The idea of the showroom initially came about after freelancing for Ralph Lauren, and its many buying and designing teams, back in the late 1990’s. Subsequently Cassie Mercantile became the UK’s first appointment only showroom stocking rare and unobtainable vintage men’s and womenswear for design inspiration to luxury and high street fashion brands in 2003, this year celebrating its 15th anniversary.

Says Cassie: “With the inception of Ralph Lauren’s vintage-inspired premium RRL collection in the late 90’s, I started to supply them with pieces that would complement the RRL collection.” He was travelling back and forth to New York for meetings, and that led to him freelancing for Ralph Lauren, and organising buying trips for their designers who were coming to London and Europe for inspiration. They recommended him to a lot of the other designers from Polo Ralph Lauren, who were also regularly coming to London. They would give him a brief of what they were looking for, and he’d go out and find it.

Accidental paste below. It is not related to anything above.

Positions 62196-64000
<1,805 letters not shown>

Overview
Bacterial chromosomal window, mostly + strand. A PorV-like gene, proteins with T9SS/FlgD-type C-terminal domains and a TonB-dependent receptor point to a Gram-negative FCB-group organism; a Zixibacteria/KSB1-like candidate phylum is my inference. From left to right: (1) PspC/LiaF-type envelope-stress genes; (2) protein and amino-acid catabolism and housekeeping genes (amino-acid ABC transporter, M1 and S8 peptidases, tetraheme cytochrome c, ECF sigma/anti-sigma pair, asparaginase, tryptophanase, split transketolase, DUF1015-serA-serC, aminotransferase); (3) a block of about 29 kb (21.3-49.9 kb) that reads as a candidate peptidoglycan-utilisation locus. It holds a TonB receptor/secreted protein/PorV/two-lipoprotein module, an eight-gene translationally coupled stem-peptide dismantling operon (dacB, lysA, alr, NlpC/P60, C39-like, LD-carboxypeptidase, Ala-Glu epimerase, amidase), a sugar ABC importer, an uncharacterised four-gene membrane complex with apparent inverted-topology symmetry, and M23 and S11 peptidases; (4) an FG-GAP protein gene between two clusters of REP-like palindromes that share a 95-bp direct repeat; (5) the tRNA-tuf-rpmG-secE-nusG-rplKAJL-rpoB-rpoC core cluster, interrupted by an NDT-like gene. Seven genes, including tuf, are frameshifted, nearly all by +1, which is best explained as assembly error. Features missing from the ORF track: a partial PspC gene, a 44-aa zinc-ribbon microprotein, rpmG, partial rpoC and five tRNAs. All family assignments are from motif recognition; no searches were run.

“When those designers left Polo and moved to other companies, they would still call me up in the same capacity, and that’s when I got the idea that it would be great to have a cool one-stop showroom where the designers were the sole customers, rather than accidental customers.”

Cassie also spent seven years in collaboration with Melet Mercantile from New York, creating seasonal vintage installations – with garments for sale - for the United Arrows flagship shop in Japan, twice a year.